The Department of Energy (“U.S. AND RUSSIA WORK JOINTLY TO SECURE NUCLEAR MATERIALS,” USIA Text, 05/27/98) announced on May 26 that four more Russian nuclear facilities upgrades have been completed under the nuclear material protection, control, and accounting program. The program is a joint undertaking by the DOE and the Russian Ministry of Atomic Energy (MINATOM). DOE and MINATOM have been cooperating since 1994 to improve security systems throughout Russia which involve weapons-usable material. The program was originally part of the Department of Defense’s Cooperative Threat Reduction program, but was assumed by DOE in 1995. DOE Under Secretary Ernest Moniz stated, “We look forward to building upon this important success in future cooperation between our governments to ensure that all weapons-usable material in both of our countries remains out of reach of terrorists and rogue states. These upgrades significantly reduce the risk of unauthorized use, theft, or diversion.”

II. Clarification

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1. DPRK Participation in ARF

[Ed. note: The following comments were provided to NAPSNet by Aidan Foster-Carter, Hon. Senior Research Fellow in Sociology and Modern Korea, Leeds University, Great Britain. Dr. Foster-Carter responded to the item DPRK Participation in ARF in the PRC section of the May 27 Daily Report.]

“The statement attributed to a Philippine official, that the DPRK has no diplomatic relations with most ASEAN countries, is untrue. In fact it has relations with two-thirds of ASEAN member states; the exceptions being Brunei, Philippines, and Myanmar (which broke off ties after the 1983 Rangoon bombing). Nor are these ties merely formal. The DPRK has substantial and active embassies in Singapore, Bangkok, Kuala Lumpur and Jakarta, as well as in Hanoi and Vientiane.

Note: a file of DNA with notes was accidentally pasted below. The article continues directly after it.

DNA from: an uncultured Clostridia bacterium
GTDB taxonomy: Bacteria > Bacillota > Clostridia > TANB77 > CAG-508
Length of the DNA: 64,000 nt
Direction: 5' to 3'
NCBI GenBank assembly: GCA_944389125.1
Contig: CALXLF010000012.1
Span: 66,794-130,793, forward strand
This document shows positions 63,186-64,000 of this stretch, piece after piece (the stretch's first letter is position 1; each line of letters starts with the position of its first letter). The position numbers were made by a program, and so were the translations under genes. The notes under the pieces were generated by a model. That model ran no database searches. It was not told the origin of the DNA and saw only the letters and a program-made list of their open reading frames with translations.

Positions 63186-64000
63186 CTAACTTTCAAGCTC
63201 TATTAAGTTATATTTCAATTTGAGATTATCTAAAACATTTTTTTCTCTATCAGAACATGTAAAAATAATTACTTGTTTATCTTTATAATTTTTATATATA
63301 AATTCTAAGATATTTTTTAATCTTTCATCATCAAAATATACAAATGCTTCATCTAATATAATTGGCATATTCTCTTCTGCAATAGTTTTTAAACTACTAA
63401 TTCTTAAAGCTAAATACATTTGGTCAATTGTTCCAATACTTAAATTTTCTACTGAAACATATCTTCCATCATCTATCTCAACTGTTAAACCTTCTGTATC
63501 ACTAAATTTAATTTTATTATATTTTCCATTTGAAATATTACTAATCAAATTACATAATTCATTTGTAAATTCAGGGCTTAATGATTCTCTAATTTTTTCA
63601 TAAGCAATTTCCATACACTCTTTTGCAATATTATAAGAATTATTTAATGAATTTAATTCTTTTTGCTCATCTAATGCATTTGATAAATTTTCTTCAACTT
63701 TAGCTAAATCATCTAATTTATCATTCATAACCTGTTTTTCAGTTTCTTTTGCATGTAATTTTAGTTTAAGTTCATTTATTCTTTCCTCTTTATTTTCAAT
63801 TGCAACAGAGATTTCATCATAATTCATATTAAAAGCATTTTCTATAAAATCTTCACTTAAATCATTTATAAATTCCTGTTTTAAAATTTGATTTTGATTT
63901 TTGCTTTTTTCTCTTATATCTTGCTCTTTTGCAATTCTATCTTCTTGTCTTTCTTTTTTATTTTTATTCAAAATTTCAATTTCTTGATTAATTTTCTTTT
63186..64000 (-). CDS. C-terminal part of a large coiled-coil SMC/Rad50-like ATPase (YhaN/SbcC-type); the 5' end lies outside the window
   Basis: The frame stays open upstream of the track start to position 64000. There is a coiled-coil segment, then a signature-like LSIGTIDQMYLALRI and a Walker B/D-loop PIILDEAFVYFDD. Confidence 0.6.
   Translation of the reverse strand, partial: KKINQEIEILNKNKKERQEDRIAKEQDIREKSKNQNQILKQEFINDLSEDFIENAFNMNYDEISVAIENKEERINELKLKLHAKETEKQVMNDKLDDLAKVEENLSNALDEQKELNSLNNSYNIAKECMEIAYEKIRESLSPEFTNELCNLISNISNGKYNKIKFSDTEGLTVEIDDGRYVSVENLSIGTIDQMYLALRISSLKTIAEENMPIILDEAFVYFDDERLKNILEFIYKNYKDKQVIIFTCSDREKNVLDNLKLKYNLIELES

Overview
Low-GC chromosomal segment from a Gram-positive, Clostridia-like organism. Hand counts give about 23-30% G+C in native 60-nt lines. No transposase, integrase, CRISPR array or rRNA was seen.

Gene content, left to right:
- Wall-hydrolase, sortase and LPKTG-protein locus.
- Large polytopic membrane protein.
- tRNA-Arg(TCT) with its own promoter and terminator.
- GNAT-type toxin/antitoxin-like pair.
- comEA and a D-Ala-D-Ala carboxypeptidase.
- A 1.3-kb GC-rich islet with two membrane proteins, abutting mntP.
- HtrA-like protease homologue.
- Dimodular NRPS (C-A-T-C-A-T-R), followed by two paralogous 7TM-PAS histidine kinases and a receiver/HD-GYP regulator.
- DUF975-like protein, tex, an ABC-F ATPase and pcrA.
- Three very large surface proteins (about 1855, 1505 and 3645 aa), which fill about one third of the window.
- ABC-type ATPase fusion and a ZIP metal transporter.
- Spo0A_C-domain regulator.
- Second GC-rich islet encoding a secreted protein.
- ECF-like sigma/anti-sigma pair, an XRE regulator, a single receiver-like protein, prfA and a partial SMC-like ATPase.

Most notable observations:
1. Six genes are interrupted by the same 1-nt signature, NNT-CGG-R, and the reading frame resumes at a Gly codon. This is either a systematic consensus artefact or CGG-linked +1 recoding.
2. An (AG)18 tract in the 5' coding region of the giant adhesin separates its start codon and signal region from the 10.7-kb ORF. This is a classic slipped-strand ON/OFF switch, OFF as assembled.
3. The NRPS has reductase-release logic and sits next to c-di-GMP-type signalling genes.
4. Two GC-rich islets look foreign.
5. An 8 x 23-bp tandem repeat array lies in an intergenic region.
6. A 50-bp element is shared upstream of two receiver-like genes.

Moving from the realm of fact to comment, it would be unfortunate if the Philippines’ own reluctance to entertain bilateral relations with the DPRK (which Pyongyang has been seeking for some time) were to bias ASEAN’s response. The more North Korea can be persuaded to join and participate in international society and organizations, the better. As in the case of the Asian Development Bank, one is puzzled as to the motives and reasoning of those who would rather see the DPRK remain isolated. What good does that do?”

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Produced by the Nautilus Institute for Security and Sustainable Development in partnership with:
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Yonsei University, Seoul, Republic of Korea
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Center for American Studies,
Fudan University, Shanghai, People’s Republic of China

Wade L. Huntley: napsnet@nautilus.org
Berkeley, California, United States

Timothy L. Savage: napsnet@nautilus.org
Berkeley, California, United States

Shin Dong-bom: dongbom_shin@wisenet.co.kr
Seoul, Republic of Korea

Choi Chung-moon: cily@star.elim.co.kr
Seoul, Republic of Korea

Hiroyasu Akutsu: akutsu@glocomnet.or.jp
Tokyo, Japan

Peter Razvin: icipu@glas.apc.org
Moscow, Russian Federation

Chunsi Wu: dlshen@fudan.ac.cn
Shanghai, People’s Republic of China

Dingli Shen: dlshen@fudan.ac.cn
Shanghai, People’s Republic of China